As tropical Africa warms up agriculture may become more and more untenable. More people will move out to become "economic emigrants" - or, in other words, "people trying to survive." This is bound to exacerbate the already serious illegal emigration problem to Europe.

Trouble is the only people who have anything like the funds and income to sort this are those who have an interest in maintaining the status quo at least. The European nations certainly do not have those funds.

There are times when I am almost ashamed to have to rely on money from Big Oil, Big Pharma etc. for my company pensions. So I have to give a bit back - that's about all I can do (apart from being as energy frugal as I can.)

Yeah, emotions do get in the way, but they are still a major driving force for human endeavour. Let us hope that a very large dose of emotional drive caused by no work, poor wages, desertification, starvation etc. does not increase the amount of violence in the world.

_________________
"You can't depend on your eyes when your imagination is out of focus." Mark Twain


January 11th, 2012, 4:11 pm
Profile WWW
User avatar

Joined: July 30th, 2010, 11:36 pm
Posts: 4397
Location: "mysterious east" grinstead
I have received a reply from Chris Folland. I was trying to download it from my email account, but this does not seem to be working. I will try to get it posted,


Attachments:
animist1.png
animist1.png [ 657.83 KiB | Viewed 2063 times ]


Last edited by Alan H on January 16th, 2012, 4:55 pm, edited 1 time in total.

Edited to make image smaller - if anyone can't read it, let me know!

January 16th, 2012, 4:03 pm
Profile
User avatar

Joined: May 17th, 2010, 9:15 pm
Posts: 14454
Location: Gloucester
Have you tried simply "copy"ing from the email screen and then "paste"ing into the post reply box, animist?

_________________
"You can't depend on your eyes when your imagination is out of focus." Mark Twain


January 16th, 2012, 4:16 pm
Profile WWW
User avatar

Joined: July 30th, 2010, 11:36 pm
Posts: 4397
Location: "mysterious east" grinstead
thanks, Dave, here is the reply itself (unfortunately does not seem to come out wordwrapped - any suggestions?):


Dear Mr Ellway

I have been asked the same question numerous times in the last 20 years!. This is an exagerated reference to the situation around 1992 before the advent of climate change detection and attribution and at a period of restricted available global observations. Since 1995 the use of observations has been critical to IPCC through climate change detection and attribution results, aided by an improved and greatly extended range of different kinds of climate observations discussed in their own right. Indeed the climate change detection and attribution statements, based critically on observations as well as models, have been one of the most the prominent results of the IPCC Reports in 1995, 2001 and 2007 as you know.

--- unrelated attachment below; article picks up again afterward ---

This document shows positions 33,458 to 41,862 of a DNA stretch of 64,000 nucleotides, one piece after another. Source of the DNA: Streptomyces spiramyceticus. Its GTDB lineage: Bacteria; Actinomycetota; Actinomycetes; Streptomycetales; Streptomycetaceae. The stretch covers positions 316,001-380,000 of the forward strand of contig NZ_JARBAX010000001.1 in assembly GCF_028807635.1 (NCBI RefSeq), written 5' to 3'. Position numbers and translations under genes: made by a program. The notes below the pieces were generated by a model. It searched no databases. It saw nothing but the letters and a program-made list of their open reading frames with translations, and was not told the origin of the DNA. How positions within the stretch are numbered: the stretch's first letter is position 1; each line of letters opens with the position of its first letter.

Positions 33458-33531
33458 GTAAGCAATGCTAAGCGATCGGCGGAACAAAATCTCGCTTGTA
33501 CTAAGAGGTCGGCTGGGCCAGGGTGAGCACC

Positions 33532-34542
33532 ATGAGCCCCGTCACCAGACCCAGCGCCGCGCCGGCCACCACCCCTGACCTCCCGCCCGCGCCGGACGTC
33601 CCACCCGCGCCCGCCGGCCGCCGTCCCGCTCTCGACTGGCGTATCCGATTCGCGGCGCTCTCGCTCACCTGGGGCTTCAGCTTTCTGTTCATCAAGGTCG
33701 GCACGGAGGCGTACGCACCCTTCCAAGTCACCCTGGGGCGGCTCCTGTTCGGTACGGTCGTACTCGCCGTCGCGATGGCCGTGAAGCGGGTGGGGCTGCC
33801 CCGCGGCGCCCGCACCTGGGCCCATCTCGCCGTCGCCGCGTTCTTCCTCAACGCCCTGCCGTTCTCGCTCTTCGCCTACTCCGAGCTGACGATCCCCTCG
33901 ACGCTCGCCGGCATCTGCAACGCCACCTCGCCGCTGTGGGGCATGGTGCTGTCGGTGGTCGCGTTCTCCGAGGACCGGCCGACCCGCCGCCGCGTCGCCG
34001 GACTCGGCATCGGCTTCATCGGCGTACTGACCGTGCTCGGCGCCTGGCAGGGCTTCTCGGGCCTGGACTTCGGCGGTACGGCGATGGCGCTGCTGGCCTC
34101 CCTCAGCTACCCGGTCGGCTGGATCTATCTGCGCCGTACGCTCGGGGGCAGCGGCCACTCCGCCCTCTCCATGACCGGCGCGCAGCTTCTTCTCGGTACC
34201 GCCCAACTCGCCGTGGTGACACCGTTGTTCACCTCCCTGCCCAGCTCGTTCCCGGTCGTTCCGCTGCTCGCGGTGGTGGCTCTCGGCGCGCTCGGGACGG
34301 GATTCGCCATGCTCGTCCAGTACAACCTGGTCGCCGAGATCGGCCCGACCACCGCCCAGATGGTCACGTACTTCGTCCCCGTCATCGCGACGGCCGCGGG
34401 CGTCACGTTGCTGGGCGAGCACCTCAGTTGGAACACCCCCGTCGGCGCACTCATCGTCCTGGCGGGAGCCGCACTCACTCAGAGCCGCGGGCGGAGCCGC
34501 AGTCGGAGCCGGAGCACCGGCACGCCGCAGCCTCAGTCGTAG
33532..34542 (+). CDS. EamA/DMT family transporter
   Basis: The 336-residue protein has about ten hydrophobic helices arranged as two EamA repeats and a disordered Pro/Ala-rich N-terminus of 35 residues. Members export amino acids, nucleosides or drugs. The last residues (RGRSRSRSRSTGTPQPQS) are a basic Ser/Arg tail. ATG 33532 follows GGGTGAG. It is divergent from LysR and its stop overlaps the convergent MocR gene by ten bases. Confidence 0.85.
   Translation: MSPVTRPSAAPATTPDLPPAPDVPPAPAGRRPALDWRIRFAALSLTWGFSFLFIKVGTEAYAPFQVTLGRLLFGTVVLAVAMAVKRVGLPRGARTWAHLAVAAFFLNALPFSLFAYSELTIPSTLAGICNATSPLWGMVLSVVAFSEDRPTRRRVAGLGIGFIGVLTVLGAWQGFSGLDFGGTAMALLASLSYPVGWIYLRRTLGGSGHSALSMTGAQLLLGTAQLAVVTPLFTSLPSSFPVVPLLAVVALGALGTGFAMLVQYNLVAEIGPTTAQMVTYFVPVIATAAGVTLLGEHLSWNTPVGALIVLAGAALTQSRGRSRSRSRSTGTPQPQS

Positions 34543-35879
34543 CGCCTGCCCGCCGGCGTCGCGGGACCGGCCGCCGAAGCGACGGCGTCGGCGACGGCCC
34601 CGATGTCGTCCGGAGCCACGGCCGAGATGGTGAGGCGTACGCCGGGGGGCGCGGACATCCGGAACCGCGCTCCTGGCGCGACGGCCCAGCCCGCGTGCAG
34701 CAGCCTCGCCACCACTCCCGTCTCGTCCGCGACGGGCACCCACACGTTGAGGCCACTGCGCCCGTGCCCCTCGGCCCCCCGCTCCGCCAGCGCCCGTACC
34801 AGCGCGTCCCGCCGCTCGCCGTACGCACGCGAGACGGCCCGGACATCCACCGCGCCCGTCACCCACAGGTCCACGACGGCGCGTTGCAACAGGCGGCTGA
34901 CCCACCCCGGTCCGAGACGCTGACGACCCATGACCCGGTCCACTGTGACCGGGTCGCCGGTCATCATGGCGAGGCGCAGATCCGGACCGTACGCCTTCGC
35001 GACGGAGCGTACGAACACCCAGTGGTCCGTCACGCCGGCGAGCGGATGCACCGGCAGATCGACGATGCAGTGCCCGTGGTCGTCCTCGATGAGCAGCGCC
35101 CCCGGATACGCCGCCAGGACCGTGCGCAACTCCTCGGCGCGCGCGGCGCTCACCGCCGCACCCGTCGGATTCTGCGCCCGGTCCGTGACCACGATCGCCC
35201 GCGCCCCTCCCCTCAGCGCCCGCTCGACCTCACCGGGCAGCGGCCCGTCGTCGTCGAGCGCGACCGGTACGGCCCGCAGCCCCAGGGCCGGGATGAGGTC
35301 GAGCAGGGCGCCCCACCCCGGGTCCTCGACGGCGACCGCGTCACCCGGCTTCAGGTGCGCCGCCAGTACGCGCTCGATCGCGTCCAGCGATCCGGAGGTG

The attached short publication in 1993 "Hot Air, Hot Topic", with the then Head of the Technical Support Unit of IPCC Working Group 1, summarises accurately my and a widely held scientific view as it was then about observations and climate change studies in the IPCC context. The letter importantly indicates how this situation would likely change in the years to follow as climate science advanced. This indeed happened by the time of the publication of the second IPCC Report in 1996 - a very long time ago! - reinforced greatly since. Observations are now central to IPCC. I hope this explains everything.

Some climate sceptics have a bad, self-defeating, habit of repeatedly quoting, mis-quoting or severely criticising old climate science 10 or 20 years out of date as if climate science stands still - there are a number of prominent examples, of which this is one.

Yours sincerely

Chris Follandn, EX1 3PB
01647 432978
[email protected]

Hon. Prof. School of Environmental Studies, University of East Anglia

Guest Prof., Dept of Earth Sciences, Faculty of Physics, Univ. of Gothenburg, Sweden.

Adjunct Prof, Dept of Sustainable Catchments, Univ. of Southern Queensland, Australia


January 16th, 2012, 4:20 pm
Profile
User avatar

Joined: July 30th, 2010, 11:36 pm
Posts: 4397
Location: "mysterious east" grinstead
now that you can read the email from Chris Folland to me, and the attached short letter from him to Physics World in 1993 (thanks Alan and Dave!), the gist seems to be that, at that time, the predictions were indeed based on models and not measurements - and he himself seemed far from certain at that time that AGW was a proven phenomenon. But this is virtually 20 years ago, and the position has changed as a result of research; yet sceptics like to quote such out-of-date statements.

I must say I like, and can empathise with, his question regarding the science of climate change: "...what hope is there for the lay person?" What indeed?


January 16th, 2012, 4:44 pm
Profile
User avatar

Joined: July 3rd, 2007, 10:26 pm
Posts: 15331
Dave B wrote:
Have you tried simply "copy"ing from the email screen and then "paste"ing into the post reply box, animist?
That won't work - the comment box is just a simple text editor and doesn't support drag and drop.

I've made animist's attachment smaller so it isn't so huge, but I think it's still readable.

_________________
Alan Henness

"We're all in this together, but some are more in it than others."
— Me, with apologies to Napoleon


January 16th, 2012, 4:56 pm
Profile WWW
Display posts from previous:  Sort by  
Reply to topic   [ 240 posts ]  Go to page Previous  1, 2, 3, 4, 5, 6, 7, 8 ... 12  Next

Who is online

Users browsing this forum: No registered users and 1 guest


You cannot post new topics in this forum
You cannot reply to topics in this forum
You cannot edit your posts in this forum
You cannot delete your posts in this forum
You cannot post attachments in this forum

Search for:
Jump to:  
cron
Powered by phpBB® Forum Software © phpBB Group
Designed by ST Software for PTF.